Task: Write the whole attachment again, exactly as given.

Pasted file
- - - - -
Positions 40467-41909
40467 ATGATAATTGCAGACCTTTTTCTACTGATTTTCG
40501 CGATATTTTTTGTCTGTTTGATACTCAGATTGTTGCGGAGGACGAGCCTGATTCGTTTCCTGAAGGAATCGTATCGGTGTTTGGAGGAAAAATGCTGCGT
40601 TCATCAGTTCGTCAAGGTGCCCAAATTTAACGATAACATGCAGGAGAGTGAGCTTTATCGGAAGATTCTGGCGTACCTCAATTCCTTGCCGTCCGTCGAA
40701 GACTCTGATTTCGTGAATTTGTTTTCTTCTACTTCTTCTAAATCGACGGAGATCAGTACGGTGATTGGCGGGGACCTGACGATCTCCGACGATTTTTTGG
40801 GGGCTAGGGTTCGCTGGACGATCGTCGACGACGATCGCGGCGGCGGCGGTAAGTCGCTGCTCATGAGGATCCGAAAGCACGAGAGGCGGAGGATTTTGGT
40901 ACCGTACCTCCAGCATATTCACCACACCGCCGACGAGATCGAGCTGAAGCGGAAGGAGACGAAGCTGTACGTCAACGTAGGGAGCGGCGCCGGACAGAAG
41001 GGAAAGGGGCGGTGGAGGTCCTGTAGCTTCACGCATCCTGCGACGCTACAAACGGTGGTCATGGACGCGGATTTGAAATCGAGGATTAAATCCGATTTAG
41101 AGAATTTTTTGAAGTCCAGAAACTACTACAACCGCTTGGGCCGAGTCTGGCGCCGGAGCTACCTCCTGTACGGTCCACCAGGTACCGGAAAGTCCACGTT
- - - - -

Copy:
Positions 40467-41909
40467 ATGATAATTGCAGACCTTTTTCTACTGATTTTCG
40501 CGATATTTTTTGTCTGTTTGATACTCAGATTGTTGCGGAGGACGAGCCTGATTCGTTTCCTGAAGGAATCGTATCGGTGTTTGGAGGAAAAATGCTGCGT
40601 TCATCAGTTCGTCAAGGTGCCCAAATTTAACGATAACATGCAGGAGAGTGAGCTTTATCGGAAGATTCTGGCGTACCTCAATTCCTTGCCGTCCGTCGAA
40701 GACTCTGATTTCGTGAATTTGTTTTCTTCTACTTCTTCTAAATCGACGGAGATCAGTACGGTGATTGGCGGGGACCTGACGATCTCCGACGATTTTTTGG
40801 GGGCTAGGGTTCGCTGGACGATCGTCGACGACGATCGCGGCGGCGGCGGTAAGTCGCTGCTCATGAGGATCCGAAAGCACGAGAGGCGGAGGATTTTGGT
40901 ACCGTACCTCCAGCATATTCACCACACCGCCGACGAGATCGAGCTGAAGCGGAAGGAGACGAAGCTGTACGTCAACGTAGGGAGCGGCGCCGGACAGAAG
41001 GGAAAGGGGCGGTGGAGGTCCTGTAGCTTCACGCATCCTGCGACGCTACAAACGGTGGTCATGGACGCGGATTTGAAATCGAGGATTAAATCCGATTTAG
41101 AGAATTTTTTGAAGTCCAGAAACTACTACAACCGCTTGGGCCGAGTCTGGCGCCGGAGCTACCTCCTGTACGGTCCACCAGGTACCGGAAAGTCCACGTT